Cherry

Cherry

Sour Cherry, Prunus cerasus; Chokecherry, Prunus virginiana; Pin Cherry, Prunus pensylvanica; Black Cherry, Prunus serotia

Without a doubt everyone has eaten something that is cherry flavored. Whether it was a lollipop, a cough drop, syrup, muffins, cake or ice cream I doubt there is anyone who has not tasted the flavor of Cherry at least once. There are many types of edible cherries. The two most common are the sour cherry, Prunus cerasus, and the black cherry, Prunus serotia. These two types of cherries are eaten fresh, used in the manufacture of candy, confections and as a flavor for many medicinal products.

Late May the cherries are ready for harvest. Other varieties of Prunis develop slower and will ripen throughout the summer and early fall depending on the region where they grow.

Wild varieties include the pin cherry and choke cherry. The wild species have smaller fruits but are edible and have a medicinal and utilitarian use. All cherries share common traits. First and most importantly the green leaves are highly toxic to grazing animals. Cherries produce hydrogen cyanide in their leaves and stones (pits) of the cherry fruit. Some farmers will clear cut all species of cherries that they find in their pastures. Left on their own the majority of grazers will not voluntarily eat cherry leaves. Wilted leaves are more toxic as decomposition causes the water to evaporate leaving a highly concentrated residue. Dried leaves are not toxic. The stones of cherries also contain the same substance found in the leaves and should not be eaten.

Cherries once pitted, can be canned, dried or used to make fruit leather. Beverages including juice and tea made from the fruit are refreshing and high in Vitamin C. Jelly, jam and breakfast syrup can be made from all varieties of cherries.

Late April Cherry Blossoms

Cherry bark is one of the few barks that can be peeled and used to make containers with. Like Birch bark the thin outer layer will peel off during the drying process or after a period of soaking once dried. Unlike Birch, cherry bark has small holes making it unsuitable for boats, rafts or other watercraft. Woodland Indians used cherry bark to make pouches, food containers and other types of storage containers. Bead and quill work were commonly applied to cherry bark containers.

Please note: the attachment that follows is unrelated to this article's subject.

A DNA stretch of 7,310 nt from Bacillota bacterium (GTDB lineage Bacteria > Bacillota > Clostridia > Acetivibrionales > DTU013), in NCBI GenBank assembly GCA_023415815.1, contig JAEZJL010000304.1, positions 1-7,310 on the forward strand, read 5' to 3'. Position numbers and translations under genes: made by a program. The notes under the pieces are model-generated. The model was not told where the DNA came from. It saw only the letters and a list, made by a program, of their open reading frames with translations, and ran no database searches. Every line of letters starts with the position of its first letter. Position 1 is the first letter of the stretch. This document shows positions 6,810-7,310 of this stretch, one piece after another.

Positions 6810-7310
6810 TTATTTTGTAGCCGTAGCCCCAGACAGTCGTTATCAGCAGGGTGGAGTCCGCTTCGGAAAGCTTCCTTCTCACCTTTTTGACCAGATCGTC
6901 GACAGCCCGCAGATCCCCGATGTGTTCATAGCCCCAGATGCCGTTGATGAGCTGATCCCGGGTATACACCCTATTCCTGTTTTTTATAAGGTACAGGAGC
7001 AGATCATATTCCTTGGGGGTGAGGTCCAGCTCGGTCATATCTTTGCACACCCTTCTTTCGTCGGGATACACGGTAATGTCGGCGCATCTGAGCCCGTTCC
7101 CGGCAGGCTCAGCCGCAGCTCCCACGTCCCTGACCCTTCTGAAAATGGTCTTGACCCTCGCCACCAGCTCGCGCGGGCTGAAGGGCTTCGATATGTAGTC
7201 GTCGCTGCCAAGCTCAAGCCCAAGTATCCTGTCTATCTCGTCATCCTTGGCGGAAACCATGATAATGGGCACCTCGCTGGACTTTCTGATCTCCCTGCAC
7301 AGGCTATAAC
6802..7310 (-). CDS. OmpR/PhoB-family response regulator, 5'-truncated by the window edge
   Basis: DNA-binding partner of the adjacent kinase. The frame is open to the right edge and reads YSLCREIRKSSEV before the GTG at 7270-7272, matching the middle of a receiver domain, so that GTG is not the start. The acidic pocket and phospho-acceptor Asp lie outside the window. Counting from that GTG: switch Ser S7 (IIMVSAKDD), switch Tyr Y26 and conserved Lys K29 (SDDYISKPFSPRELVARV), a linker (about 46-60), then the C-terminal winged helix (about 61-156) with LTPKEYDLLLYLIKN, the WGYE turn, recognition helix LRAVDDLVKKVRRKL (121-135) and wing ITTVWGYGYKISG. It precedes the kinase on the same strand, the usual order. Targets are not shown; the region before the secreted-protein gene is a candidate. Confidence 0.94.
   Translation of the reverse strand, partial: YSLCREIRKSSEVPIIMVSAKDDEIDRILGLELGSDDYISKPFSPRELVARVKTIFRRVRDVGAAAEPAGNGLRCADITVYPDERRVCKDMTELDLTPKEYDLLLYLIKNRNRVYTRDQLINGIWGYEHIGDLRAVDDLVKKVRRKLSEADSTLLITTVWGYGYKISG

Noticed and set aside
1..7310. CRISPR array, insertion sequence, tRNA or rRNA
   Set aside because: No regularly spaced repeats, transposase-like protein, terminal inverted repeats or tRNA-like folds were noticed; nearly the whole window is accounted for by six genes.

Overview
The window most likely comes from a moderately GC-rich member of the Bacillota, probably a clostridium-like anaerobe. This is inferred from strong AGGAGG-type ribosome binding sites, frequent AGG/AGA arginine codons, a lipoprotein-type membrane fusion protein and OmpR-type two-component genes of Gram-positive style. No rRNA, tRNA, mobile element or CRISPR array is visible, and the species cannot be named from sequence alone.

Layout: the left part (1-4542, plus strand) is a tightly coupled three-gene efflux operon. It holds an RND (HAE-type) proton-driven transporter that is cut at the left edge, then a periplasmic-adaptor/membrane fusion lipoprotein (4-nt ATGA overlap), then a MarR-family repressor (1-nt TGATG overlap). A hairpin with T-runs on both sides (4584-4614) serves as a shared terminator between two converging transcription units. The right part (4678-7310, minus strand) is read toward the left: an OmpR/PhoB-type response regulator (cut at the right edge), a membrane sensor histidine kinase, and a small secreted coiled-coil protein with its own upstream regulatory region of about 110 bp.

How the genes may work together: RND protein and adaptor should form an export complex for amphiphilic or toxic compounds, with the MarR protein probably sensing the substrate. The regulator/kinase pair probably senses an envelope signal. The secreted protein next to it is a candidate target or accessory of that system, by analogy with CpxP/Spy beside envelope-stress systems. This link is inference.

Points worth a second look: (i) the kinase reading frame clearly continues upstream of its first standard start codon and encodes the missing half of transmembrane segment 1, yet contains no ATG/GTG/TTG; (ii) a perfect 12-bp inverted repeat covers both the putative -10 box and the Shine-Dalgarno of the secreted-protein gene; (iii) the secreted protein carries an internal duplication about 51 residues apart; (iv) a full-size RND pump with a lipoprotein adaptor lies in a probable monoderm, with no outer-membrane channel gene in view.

Cherry bark has medicinal and utilitarian uses.

Medicinally, all types of Cherries can be used for coughs, colds and respiratory complaints. Strong tea made from the inner bark can be used to make home made cough drops with. The inner bark and the fruit are astringent. The fruit is very high in Vitamin C. Using a strong decoction as a wash for scratches, wounds and scrapes will prevent infection. It will also cause the tissues to contract which can be useful if the wound is weeping. A poison ivy rash would be a weeping type condition.

Sour cherries ripen in mid to late May while the less domestic ones ripen over the summer and some are not ripe until early fall.

Cherry fruits will produce a gray-green dye while the leaves will produce a green dye. Sap collected from pencil thick or larger stems can be used as a temporary adhesive. This adhesive however is water soluble. Cherry wood is used for curing and smoking meat and tobacco. It is also great for cooking meat over an open fire. Chips of cherry wood are soaked in water for a few hours then placed on the hot coals. The smoke imparts a cherry flavor to the meat. Cherry wood is dense and burns slowly and very hot. The wood is valuable in the making of furniture, cabinetry and flooring.